also, tension and release, the tension in your hands, in your body, and in *your* direction what are you focused on? where are your thoughts focused on? if all your attention is going to your next move, the audience will feel it, if nothing is happening why would an audience look at it? think of this

    a card selected, returned, your hands remain in the position to do the pass, the audience is waiting for the next step, waiting to see if they can see a move, waiting to see what happens

    a card selected, returned, you relax, drop your hands (or whatever) focus your attention away, hands come back together you pass, continue

    now, why do you need to do a pass? couldn't you do a one card control? Pughe's pass (Chris Browns work on the Orbit control) or even something with better cover, dribble pass, straddle pass etc
    RealityOne and JoshL8 like this.

  4. Hey, thank you for your reply. I've tried method 1 for asking questions. It does work well. I would consider purchasing the course you mentioned when I have better experience for magic.
  5. Yes, you are right. So true that when you are tense people will feel it. For the last part, what card control or pass do you recommend?
  6. One I have always used since before I knew it even existed is "Pughe's Pass", Chris Brown has some work on it for his Orbit Control (the control to cop is underrated)

    with some finesse, you can do it surrounded

    there is always a Straddle pass, something you can always use to get into a palm
  7. It's not a course, but an e-book, and it doesn't cost anything. I second MohanaMisra's advice to get it; the first chapter alone made me rethink my approach to magic (and I didn't have much experience in magic, either).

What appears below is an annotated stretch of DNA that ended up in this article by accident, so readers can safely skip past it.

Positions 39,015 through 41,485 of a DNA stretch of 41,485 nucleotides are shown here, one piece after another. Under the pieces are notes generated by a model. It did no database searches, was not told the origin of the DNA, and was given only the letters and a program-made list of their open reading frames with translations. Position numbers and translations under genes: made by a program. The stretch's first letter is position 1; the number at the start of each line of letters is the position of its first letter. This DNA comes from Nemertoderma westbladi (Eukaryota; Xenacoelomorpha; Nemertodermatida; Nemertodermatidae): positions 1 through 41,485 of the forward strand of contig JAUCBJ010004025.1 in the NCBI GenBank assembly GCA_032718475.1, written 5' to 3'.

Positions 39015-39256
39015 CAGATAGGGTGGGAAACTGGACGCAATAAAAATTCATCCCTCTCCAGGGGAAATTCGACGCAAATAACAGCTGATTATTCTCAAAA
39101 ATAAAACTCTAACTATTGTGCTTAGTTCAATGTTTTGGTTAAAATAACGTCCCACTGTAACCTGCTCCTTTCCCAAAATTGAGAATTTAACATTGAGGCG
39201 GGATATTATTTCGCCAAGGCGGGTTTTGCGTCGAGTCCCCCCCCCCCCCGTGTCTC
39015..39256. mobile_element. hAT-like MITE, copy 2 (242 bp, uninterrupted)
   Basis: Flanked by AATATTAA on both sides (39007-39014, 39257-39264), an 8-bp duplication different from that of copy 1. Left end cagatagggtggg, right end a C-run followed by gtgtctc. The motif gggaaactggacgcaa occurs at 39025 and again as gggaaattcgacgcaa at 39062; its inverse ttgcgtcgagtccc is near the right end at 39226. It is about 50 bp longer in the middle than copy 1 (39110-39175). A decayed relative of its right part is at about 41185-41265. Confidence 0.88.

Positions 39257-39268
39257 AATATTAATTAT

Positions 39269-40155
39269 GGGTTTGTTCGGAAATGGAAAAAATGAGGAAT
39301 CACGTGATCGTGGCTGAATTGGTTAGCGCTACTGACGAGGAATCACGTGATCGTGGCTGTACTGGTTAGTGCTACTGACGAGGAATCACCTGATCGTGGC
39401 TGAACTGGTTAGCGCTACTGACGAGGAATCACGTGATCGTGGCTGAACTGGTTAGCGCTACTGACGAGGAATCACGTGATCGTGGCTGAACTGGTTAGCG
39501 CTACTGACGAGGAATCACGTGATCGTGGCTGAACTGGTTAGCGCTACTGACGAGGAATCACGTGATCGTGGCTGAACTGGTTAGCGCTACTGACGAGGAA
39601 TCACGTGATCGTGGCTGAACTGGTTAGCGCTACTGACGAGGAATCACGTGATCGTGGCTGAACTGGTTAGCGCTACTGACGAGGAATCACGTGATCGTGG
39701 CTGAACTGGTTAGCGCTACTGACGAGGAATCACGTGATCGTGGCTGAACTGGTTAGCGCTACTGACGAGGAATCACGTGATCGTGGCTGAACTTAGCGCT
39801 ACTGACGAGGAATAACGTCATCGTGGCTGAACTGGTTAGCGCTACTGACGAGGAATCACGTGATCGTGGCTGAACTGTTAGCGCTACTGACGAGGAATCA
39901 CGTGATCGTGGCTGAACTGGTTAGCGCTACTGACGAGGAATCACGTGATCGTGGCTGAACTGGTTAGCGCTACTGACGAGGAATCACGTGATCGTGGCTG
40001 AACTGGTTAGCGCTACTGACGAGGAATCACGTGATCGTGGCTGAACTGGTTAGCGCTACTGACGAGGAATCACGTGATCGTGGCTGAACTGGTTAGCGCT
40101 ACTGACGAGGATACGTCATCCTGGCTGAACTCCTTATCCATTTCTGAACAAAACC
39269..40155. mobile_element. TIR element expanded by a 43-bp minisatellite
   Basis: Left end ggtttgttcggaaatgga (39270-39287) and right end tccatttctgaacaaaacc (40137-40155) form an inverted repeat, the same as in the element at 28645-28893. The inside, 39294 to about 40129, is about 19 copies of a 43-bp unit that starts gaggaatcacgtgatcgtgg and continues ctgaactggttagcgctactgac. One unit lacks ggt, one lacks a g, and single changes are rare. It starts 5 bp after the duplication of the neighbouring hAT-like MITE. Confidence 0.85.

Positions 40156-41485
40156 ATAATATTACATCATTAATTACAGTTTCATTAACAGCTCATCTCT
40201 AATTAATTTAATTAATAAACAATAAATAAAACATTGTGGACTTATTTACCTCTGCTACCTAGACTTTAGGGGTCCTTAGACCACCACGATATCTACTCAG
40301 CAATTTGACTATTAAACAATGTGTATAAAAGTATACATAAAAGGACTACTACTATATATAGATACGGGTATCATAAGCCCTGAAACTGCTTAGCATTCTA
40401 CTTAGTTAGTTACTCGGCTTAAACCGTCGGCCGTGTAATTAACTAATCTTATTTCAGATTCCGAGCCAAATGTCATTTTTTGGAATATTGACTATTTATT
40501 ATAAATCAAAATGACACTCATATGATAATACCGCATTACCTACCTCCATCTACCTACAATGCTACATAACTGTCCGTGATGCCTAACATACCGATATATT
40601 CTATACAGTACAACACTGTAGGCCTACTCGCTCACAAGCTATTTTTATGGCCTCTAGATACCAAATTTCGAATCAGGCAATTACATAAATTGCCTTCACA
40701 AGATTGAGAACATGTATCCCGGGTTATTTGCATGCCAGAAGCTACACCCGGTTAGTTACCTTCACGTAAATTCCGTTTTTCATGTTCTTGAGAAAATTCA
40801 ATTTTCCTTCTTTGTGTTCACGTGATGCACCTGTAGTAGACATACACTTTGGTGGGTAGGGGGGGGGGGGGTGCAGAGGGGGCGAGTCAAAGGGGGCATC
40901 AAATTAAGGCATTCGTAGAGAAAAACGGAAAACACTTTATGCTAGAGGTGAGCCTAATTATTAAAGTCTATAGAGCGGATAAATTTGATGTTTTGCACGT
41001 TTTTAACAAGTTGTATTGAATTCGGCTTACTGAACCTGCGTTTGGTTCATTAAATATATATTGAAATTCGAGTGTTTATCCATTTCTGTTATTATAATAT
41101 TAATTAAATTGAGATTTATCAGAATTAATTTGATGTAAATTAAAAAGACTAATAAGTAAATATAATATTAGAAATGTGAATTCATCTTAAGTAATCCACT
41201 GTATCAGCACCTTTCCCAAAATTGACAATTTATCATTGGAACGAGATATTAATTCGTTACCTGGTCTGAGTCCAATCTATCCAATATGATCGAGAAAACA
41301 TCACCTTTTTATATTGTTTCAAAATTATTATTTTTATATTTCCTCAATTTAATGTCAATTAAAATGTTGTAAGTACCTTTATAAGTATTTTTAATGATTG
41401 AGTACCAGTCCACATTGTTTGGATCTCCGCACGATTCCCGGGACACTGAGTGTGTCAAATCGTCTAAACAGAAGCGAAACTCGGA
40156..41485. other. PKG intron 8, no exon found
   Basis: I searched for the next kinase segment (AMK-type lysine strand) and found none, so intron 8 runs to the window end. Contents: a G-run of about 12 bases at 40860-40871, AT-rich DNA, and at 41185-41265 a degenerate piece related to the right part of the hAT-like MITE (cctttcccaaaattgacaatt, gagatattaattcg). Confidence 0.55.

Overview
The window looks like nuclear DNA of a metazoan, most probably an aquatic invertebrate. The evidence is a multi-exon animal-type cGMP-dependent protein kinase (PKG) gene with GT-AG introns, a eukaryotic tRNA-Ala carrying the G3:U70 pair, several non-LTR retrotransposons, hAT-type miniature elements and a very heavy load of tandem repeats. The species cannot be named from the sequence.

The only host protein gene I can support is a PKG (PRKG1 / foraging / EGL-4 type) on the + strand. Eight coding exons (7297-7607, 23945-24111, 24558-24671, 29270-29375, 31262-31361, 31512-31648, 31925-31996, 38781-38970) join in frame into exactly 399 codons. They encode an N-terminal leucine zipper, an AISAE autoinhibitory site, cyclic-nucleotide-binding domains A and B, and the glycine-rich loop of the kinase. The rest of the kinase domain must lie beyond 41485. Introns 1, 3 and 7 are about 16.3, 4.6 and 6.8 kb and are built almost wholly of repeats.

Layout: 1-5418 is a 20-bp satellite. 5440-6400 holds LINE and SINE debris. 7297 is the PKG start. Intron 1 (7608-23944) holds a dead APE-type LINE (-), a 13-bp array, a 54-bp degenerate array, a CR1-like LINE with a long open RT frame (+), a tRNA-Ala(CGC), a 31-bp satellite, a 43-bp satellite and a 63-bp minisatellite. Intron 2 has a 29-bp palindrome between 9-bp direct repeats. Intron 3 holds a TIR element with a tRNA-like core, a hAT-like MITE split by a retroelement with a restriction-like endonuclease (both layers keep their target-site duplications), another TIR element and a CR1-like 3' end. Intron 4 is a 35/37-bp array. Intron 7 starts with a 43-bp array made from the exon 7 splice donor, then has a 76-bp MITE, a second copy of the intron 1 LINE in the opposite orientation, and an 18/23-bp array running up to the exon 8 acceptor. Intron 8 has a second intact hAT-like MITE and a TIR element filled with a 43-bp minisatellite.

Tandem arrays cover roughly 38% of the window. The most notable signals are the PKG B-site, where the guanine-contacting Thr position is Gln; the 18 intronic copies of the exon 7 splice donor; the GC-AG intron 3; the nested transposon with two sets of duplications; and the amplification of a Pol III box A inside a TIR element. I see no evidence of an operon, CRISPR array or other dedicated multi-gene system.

If it actually cost something, I'd say it's more than worth the money. Seeing as it doesn't, it's a steal.
  8. Just downloaded the ebook it was great.
  9. @MohanaMisra They should definitely hire you for marketing :D
  10. So, the pass has been elevated to an indication of proficiency at sleight of hand. Truth is, it isn't that useful. To massacre mixed metaphors it is using a hammer when you need a fly swatter and the tendency is that when you have a hammer, everything looks like a nail. There are a lot of easier controls to use. In the construction of an effect, the sleight should be matched to the context of the effect. That is, what control you use should make sense within the greater structure of the effect.

    One problem with most magic being taught on YouTube is that there is a focus on the hands and the sleights. I've seen many beginner magicians look at their hands when they are doing a sleight. People also will stop talking to perform a sleight. Sleights should be done under cover of a natural action (e.g. squaring the deck), during an in-transit motion or on the offbeat. As @Liderc said, you also need to release tension - which is easier said than done when you are doing a pass.

    If you want to use the pass, start out first by doing the move while exhaling and while not looking at your hands. Then work to be able to do it while saying something. In the effect, time it as you square the deck or wait a bit (while holding the break and removing your right hand from the deck). Then do the pass when you bring your right hand back to the deck.
    Liderc likes this.
  11. This is a really good tip. Thank you!
  12. Very true. Really, if a single card has to be controlled, it does seem strange to manipulate two entire packets. It is an unnecessary heavy actions.

    HOWEVER, I think it should also be said that while the Pass is not greater than any other seamless control out there, it's also not inferior. When the angle is absolutely fabulous and the pass has actually been mastered to an extent it's almost invisible, it really can seem as if 'nothing' happened. Like anything else, the Pass has its pros and cons. It must not be crowned as the best sleight ever, nor absolutely discarded (not that you said that, just a PSA).

    Also, the Pass can serve other effects if we broaden our horizons and perspectives a little bit. It's more than a control. Thinking of it as a 'hidden cut' instead, helps. ;)

    See? I'm telling you. Companies are missing out...

    And also shift the weight and the focus. ('Weight', 'tension', 'focus'---> Something I remember as WTF :D )